Queen Elizabeth’s coffin arrives at Buckingham Palace as huge crowds line the streets of London

King Charles and members of the royal family received the coffin of the late Queen Elizabeth at Buckingham Palace on Tuesday after tens of thousands of people lined the streets in torrential rain to mark his arrival in the British capital.
On a dark night, a well-lit jump ran slowly from a nearby airport through London, and crowds stood along the road, some in the road, others throwing flowers, many abandoning their cars or running from the nearby streets to catch a glimpse. from the procession.

Upon entering the grounds of London Palace, the policemen who led the way stopped to bow their heads.

A palace spokesman said Charles, who became king automatically after his mother’s death last week, had gathered to receive the coffin with his three brothers, sons William and Harry and other senior members of the royal family.
Elizabeth died peacefully Thursday at her vacation home in Balmoral Castle, in the Scottish Highlands, at the age of 96, prompting the country to observe 10 days of national mourning.

The death of Britain’s longest-reigning monarch prompted hundreds of thousands of people to gather in royal palaces across the country to express their condolences.

Princess Anne, the queen’s only daughter, traveled with the coffin, first from the remote castle at Balmoral to Edinburgh, where she was received by tens of thousands of mourners, and then was brought to London.

“It is an honor and privilege to accompany her on her recent travels,” Ann said in a statement. “Watching the love and respect so many showed on these trips was both fun and comforting.”

In Edinburgh, a group of casket bearers from the Royal Air Force carried a transport plane. The kilt-covered honor guard of the Royal Scottish Regiment stood with stationary spears as the regiment’s band played the national anthem as the plane began to board a taxi. With it, Scotland called the Queen.
On Wednesday, the coffin will be carried in a cannon cart as part of a large military procession to Westminster Hall, where the state’s lie-in period will begin until Monday’s funeral.

Members of the public will be allowed to walk by the coffin 24 hours a day until the morning of the funeral, which will be attended by dozens of world leaders including US President Joe Biden.

The Royal Hearse carrying the coffin of Queen Elizabeth II arrives at Buckingham Palace on September 13, 2022 in London, England. source: GT / Carl Kurt/Getty Images


As part of the heavily designed days of mourning, King Charles also travels to the four parts of the United Kingdom.
Thousands of well-wishers in Northern Ireland greeted him on Tuesday, with handshakes, smiles and warm words as he walked along rows of people crowding the streets outside Hillsborough Castle, the official residence of the monarch in the county.

The visit was loaded with political significance given Britain’s historical record in Ireland and the recent years of violence in Northern Ireland known as the Troubles.

At a ceremony at Hillsborough Castle, Alex Maskey, acting spokesperson for the Northern Ireland Assembly, paid tribute to the Queen.
“Queen Elizabeth has not been a distant observer of the transformation and progression of relations within and between these islands,” said Mr Masky, a member of the Sinn Féin group, which seeks to reunite Ireland.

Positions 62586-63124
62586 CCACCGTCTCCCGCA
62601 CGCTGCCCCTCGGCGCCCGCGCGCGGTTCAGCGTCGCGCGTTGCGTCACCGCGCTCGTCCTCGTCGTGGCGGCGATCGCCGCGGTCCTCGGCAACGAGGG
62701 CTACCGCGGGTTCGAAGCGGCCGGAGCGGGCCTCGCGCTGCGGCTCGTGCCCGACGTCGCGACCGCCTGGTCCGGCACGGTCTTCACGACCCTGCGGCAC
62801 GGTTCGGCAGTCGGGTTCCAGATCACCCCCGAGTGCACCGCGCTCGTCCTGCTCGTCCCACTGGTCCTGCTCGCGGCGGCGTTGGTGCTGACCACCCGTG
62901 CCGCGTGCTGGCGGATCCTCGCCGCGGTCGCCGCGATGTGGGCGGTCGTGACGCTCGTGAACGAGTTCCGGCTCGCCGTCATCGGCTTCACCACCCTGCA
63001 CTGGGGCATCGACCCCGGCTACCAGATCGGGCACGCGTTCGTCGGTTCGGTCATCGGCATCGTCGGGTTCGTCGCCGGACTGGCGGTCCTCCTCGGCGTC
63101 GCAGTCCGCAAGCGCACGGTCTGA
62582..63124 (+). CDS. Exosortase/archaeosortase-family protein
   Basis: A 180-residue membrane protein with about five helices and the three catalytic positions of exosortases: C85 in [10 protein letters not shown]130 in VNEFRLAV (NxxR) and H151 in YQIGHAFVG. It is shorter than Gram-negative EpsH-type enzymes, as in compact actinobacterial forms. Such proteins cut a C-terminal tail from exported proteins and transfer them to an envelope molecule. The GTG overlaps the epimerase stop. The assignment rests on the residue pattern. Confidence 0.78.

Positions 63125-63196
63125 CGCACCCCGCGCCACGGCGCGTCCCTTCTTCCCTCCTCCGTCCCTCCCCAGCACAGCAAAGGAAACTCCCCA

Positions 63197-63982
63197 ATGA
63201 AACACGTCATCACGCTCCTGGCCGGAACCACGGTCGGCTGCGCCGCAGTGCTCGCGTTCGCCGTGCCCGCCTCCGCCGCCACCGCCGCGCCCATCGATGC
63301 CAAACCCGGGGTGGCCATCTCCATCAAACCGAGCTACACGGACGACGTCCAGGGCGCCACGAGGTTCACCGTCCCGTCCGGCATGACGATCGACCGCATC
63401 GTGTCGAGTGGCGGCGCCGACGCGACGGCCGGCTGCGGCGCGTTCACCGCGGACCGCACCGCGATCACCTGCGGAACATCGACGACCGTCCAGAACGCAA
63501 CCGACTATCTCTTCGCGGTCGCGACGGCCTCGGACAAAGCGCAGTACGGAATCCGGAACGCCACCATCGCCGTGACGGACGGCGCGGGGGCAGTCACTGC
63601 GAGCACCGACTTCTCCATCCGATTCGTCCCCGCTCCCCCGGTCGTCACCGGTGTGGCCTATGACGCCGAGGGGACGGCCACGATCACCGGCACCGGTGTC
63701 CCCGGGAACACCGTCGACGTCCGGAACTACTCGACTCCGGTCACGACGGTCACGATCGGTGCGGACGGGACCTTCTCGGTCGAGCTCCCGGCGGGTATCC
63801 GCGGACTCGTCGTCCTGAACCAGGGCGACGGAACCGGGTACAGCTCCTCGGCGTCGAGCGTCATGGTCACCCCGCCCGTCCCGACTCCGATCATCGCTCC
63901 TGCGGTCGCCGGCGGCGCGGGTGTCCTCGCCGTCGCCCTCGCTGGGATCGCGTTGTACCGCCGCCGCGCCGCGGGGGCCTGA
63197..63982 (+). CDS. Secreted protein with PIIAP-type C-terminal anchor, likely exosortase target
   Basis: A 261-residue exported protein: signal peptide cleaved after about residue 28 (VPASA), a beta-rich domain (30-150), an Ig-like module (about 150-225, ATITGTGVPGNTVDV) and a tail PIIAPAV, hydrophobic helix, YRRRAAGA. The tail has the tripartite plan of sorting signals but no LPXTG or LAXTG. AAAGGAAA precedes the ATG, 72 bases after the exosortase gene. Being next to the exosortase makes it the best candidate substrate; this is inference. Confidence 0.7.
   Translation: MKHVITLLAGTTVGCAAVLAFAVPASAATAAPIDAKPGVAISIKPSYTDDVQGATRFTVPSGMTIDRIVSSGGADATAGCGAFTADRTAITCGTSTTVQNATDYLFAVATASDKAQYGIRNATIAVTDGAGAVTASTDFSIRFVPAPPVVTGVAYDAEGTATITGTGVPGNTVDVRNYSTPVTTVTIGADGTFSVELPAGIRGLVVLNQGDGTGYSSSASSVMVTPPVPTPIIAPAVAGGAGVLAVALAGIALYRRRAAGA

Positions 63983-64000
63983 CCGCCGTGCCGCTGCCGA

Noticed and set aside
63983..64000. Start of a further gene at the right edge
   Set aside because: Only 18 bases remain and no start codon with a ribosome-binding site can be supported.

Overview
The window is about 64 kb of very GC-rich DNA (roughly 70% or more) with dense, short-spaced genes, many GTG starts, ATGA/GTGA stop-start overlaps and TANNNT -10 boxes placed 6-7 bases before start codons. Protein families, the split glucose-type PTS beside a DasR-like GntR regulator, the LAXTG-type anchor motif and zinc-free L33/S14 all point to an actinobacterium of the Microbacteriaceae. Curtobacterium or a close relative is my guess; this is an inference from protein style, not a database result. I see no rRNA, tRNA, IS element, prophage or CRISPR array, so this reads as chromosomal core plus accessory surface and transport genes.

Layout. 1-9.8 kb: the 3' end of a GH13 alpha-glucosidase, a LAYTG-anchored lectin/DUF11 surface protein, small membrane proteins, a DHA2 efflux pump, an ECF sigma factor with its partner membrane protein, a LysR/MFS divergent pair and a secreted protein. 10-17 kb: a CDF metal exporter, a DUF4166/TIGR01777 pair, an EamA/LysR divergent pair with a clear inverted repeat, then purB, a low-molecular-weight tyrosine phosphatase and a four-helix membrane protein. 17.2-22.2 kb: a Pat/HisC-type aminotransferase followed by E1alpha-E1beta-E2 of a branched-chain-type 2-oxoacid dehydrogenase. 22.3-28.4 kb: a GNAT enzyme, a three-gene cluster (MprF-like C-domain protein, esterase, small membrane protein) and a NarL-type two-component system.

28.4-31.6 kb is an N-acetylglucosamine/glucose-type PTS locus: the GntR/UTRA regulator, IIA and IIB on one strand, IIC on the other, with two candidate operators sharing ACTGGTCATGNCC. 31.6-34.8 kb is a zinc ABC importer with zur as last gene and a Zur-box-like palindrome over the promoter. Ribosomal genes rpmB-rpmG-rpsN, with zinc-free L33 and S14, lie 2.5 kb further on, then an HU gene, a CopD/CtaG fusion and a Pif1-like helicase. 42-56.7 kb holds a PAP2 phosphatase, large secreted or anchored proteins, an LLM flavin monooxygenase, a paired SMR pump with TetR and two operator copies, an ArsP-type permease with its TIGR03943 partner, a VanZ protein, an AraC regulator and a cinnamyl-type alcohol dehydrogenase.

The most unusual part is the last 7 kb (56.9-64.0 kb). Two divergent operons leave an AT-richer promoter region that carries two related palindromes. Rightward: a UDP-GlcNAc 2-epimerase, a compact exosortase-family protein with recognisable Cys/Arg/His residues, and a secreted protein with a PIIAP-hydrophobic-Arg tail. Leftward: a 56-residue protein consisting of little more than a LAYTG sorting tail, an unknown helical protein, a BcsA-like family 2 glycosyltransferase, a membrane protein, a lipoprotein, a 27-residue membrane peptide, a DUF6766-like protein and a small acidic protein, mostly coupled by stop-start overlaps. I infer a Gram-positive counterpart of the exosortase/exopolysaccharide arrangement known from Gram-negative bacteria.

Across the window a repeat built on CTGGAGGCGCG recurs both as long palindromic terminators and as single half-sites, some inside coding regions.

“She has shown herself how positive individual actions of leadership can help break down barriers and encourage reconciliation,” he said.

Maskey, who was arrested by authorities as an IRA suspect in the 1970s, said Charles had already shown that he understood the importance of reconciliation and was committed to it.
In 2011, Elizabeth became the first British monarch to visit the Republic of Ireland since independence from London nearly a century ago.
Although a powerful symbol of union, she made powerful gestures of reconciliation with Britain’s bloody past in Ireland during the state visit, culminating in a speech in which she lamented centuries of conflict.

A year after her visit to Ireland, the Queen, whose cousin Lord Louis Mountbatten was murdered by the IRA in 1979, shook the hand of former IRA commander and then Northern Ireland Deputy First Minister Martin McGuinness in Belfast.

It was a milestone in the peace process that largely ended three decades of violence between pro-British, largely Protestant, nationalist, and mostly Catholic, factions seeking to reunite Ireland and Northern Ireland.
Charles, addressing the castle’s senior politicians, said he was committed to the welfare of all Northern Irelandans. He also paid tribute to Queen Elizabeth.

“My mother saw Northern Ireland undergoing historic and dangerous changes. During all those years, she never stopped praying for the best times for this place and for its people, whose stories I knew, whose grief our family felt, and for whom she had great affection and respect.”

support for charles

Meanwhile, a new poll shows that Charles has enjoyed significant support since becoming king.
Now 63 percent think he will be a good king, up 24 percentage points since March, while 15 percent think he will do a bad job, compared to 31 percent six months ago, according to a YouGov poll.
Charles had carved out a role for himself as he talks about issues from climate change to architecture, a sometimes controversial contrast with his mother, who kept her personal opinions hidden throughout her reign. Read more

Since he became king, he has repeatedly said that he will follow in the footsteps of his mother.

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